So what is oil pulling? You take about a tablespoon of oil, and swish it in your mouth for about 15-20 minutes, and it sucks all the toxins out of your mouth. Amazing!

  • I mainly use coconut oil and sometimes sesame oil. I occasionally add this Dr. Tungs Oil Pulling Concentrate to coconut oil as well.
  • At first, your jaw will get tired and you might want to gag. But stick with it! Some days I forget I am even doing it and have had the oil in for about 40 minutes.
  • I try to do it about 5 times a week.
  • If you just can’t get used to it, try adding flavor such as peppermint (make sure it’s real and not artificial flavoring).
  • Do it first thing in the morning, before you eat or brush your teeth. That’s when your mouth is the nastiest (yum). To make it easier, try doing it while you’re getting ready to keep yourself busy.
  • After 15-20 minutes are up, SPIT IT OUT. DO NOT SWALLOW IT. It’s toxic, after all. Also, make sure you spit it in the trash, not the sink (It could clog your drain). Rinse out your mouth thoroughly.
  • I’ve also heard that if you have amalgam fillings, you should avoid oil pulling!

My happy gums

There are sooooooooo many benefits to oil pulling. Since coconut oil is antibacterial, anti-fungal, and anti-inflammatory, there are a lot of things it can do for your health.

  • Prevents bad breath.
  • Strengthens teeth, jaws, and gums.
  • Prevents mouth diseases like cavities and gingivitis.
  • Holistic remedy for bleeding gums.
  • Avoids dryness of lips, mouth, and throat.
  • Holistic treatment for jaw problems.
  • Whitens your teeth and removes stains.
  • Overall better health and less sickness.
  • Helps clear acne by getting rid of bad bacteria that could eventually get to your gut. (source)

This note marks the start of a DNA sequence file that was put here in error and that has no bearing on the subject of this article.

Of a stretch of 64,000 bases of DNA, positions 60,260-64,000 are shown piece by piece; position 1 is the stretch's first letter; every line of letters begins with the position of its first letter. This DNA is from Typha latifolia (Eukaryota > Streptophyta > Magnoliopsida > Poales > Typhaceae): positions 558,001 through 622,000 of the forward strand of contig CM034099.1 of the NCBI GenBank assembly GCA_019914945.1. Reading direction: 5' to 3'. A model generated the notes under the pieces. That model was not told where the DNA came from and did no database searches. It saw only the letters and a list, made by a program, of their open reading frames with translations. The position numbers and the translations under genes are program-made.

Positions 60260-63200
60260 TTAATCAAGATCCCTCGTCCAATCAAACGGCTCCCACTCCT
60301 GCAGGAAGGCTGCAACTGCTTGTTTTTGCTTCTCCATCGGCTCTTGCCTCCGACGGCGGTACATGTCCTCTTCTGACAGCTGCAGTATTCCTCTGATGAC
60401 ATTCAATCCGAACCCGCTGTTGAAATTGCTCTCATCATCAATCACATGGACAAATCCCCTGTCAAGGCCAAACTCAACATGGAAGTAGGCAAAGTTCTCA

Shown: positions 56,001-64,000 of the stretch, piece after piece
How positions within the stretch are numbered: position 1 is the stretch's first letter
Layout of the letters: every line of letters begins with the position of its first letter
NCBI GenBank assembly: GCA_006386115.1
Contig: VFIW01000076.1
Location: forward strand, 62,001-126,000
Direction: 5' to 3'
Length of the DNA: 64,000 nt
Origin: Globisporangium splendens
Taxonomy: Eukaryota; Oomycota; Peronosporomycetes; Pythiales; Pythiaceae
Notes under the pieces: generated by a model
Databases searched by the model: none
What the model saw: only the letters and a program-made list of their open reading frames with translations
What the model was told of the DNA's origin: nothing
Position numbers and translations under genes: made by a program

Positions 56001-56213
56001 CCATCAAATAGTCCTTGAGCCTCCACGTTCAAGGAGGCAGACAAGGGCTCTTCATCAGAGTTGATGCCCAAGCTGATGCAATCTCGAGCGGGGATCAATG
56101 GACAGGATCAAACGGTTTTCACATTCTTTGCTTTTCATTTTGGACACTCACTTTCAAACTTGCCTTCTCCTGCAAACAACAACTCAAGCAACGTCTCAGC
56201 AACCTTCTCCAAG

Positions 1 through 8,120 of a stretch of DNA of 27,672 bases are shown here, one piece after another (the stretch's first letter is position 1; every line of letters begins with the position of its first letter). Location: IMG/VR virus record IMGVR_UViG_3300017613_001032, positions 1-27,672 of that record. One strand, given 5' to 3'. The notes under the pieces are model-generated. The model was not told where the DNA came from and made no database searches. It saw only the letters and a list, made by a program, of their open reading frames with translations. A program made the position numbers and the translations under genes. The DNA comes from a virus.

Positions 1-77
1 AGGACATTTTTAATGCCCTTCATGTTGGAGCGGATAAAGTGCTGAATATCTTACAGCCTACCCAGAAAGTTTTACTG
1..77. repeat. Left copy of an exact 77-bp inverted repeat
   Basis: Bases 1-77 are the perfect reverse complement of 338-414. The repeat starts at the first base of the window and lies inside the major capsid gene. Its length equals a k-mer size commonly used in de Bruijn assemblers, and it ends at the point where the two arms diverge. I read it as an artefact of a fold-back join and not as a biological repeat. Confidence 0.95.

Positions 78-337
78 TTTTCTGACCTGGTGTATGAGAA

• Many more! The more research I do, it seems there are endless benefits.

Honestly, it has been my savior! ? I’ve been doing it for about a year. My gums no longer bleed when I floss. I don’t get cavities. My dental hygienist has praised me for how healthy my gums look. My teeth are whiter (even after all the wine and coffee I drink). My skin has gotten clearer. It’s a miracle and I can’t tell you enough how much I recommend oil pulling! Give it a try and let me know how it works for you.

✨Happy pulling!✨


Make sure you buy a good quality coconut oil. I use this one.

Here’s a graphic I found that might stick with you:
Oil Pulling

5 comments on “WTF Is Oil Pulling?! How to Get Healthier Gums and Whiten Your Teeth”

  1. Funny question but if you do this right when you wake up (before eating/brushing teeth) then do you brush your teeth THEN eat/drink coffee?

    1. yes usually! I oil pull while I’m getting ready in the morning, before eating breakfast. then after eating, I brush my teeth and leave for work, at work I enjoy my coffee! it doesn’t exactly matter what order you brush your teeth or anything, I just suggest oil pulling first thing in the morning because that’s when your mouth is pretty dirty after sleeping!